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    Sometimes we advocates of the free and virtuous society become so wrapped up in defending its technical merits that we neglect to deliberate on the broader, more fundamental reason for promoting a free economy as part of this society. To avoid (or correct) this tendency, we should pause to wipe clean whatever particular lens we have been looking through and ponder what the true goal for the market should be.

    That goal should be solidarity. Solidarity includes accepting that we have a social nature and affirming the bonds we share with all other human beings, rightly thought of as our brothers and sisters. Thus, solidarity is a social virtue that bears many fruits and blessings. It creates an environment in which mutual service is encouraged and the social conditions for human rights are respected and nurtured. The ability to recognize and accept the whole range of corresponding duties and obligations that are embedded in our social nature can only occur in an atmosphere enlivened by solidarity. Underscoring the point, solidarity yields the “pay-off” of a healthy society, a thriving economy, care of the needy and marginalized, and structures that protect the family. The natural unity of the human family cannot be fully realized when people suffer the ills of poverty, discrimination, oppression, and social alienation from the larger community. In a special way, solidarity encourages striving for relationships that tend toward equality on the local, national, and international levels. All members of the human community must be brought as fully as possible into the circle of productive and creative relationships. The subtle yet profound truth is that the degree to which we achieve solidarity will also be the degree to which we achieve genuine human development on all levels, including the economic.

    Thus, we speak well of the market economy not because we embrace a soulless ideology about, or practice an idolatry of, the market. It is instead because of our respect for human liberty and our desire for social structures that affirm the dignity of all. This implies finding an economic system which, while providing outlets for human freedom in the marketplace, can also help alleviate poverty, increase general standards of living, respect private property, and minimize coercion. We seek economic growth, but not for its own sake. Our true goal is genuine human development through solidarity, a component of which is economic growth. Genuine human development through solidarity implies growth that is aimed at human betterment and the furthering of the common good of all people. Growth must be for the increased welfare of the community and the individual, and not for the isolated improvement of a select few. This means that all must have the opportunity to choose and live in accord with their vocation. All must have access to the physical capital needed to earn a living, whether producing for their own consumption on a farm or producing for exchange in an enterprise where they earn a just wage. Such a system is, nearly by definition, a just economic order. The dignity of the human person leads us to conclude that a society in which we are free (in the sense explained above) is a just social order. The free market economy then is one aspect of this just social order through which we can achieve solidarity.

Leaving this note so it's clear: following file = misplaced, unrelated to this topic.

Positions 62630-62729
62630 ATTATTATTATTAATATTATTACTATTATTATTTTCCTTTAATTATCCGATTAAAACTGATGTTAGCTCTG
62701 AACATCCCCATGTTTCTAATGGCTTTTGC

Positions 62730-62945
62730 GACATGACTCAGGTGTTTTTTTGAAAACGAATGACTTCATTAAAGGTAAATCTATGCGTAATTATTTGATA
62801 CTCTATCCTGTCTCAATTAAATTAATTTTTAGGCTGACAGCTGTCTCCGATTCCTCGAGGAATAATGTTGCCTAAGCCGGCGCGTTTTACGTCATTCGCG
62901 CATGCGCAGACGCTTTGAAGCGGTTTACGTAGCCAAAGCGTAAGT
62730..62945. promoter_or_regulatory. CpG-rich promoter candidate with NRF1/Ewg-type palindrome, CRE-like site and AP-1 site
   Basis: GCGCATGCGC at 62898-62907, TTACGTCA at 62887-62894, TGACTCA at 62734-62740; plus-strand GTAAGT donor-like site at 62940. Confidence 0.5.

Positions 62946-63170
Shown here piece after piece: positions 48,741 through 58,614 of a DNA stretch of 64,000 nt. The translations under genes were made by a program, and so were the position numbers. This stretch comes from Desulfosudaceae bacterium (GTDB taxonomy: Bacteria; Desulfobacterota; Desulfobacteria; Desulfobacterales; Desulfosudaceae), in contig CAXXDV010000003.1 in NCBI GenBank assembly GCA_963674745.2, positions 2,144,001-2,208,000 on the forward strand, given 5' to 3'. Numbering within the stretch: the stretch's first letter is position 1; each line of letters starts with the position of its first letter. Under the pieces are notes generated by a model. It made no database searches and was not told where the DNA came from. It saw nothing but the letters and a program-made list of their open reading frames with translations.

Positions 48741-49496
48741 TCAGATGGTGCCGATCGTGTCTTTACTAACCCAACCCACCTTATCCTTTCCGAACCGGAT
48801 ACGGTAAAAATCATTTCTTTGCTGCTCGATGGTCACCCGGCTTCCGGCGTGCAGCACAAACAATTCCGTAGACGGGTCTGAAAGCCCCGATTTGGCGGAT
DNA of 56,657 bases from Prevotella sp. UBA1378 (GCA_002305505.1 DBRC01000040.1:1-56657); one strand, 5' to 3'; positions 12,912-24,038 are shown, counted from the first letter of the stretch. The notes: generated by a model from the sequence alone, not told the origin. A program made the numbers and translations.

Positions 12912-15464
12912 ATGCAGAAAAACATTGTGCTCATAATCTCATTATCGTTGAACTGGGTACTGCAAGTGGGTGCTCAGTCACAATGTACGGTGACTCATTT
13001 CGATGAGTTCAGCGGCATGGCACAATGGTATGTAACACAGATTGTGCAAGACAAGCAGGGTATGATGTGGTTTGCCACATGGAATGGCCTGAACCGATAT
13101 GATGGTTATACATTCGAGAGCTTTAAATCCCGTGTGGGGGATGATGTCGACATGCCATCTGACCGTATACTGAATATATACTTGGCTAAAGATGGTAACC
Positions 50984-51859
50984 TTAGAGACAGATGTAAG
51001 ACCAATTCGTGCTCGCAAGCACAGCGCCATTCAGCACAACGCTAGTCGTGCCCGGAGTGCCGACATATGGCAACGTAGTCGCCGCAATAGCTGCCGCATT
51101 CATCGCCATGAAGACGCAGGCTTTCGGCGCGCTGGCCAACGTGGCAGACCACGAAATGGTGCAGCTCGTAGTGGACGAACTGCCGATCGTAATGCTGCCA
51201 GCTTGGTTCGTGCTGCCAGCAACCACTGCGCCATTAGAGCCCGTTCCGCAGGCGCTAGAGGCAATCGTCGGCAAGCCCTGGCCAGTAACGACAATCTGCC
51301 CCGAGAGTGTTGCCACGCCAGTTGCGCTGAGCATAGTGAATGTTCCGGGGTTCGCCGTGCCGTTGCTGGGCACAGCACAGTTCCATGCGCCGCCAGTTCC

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    Rev. Robert A. Sirico is president emeritus and the co-founder of the Acton Institute. Hereceived his Master of Divinity degree from the Catholic University of America following undergraduate study at the University of Southern California and the University of London. During his studies and early ministry, he experienced a growing concern over the lack of training religious studies students receive in fundamental economic principles, leaving them poorly equipped to understand and address today's social problems. As a result of these concerns, Fr. Sirico co-founded the Acton Institute with Kris Alan Mauren in 1990.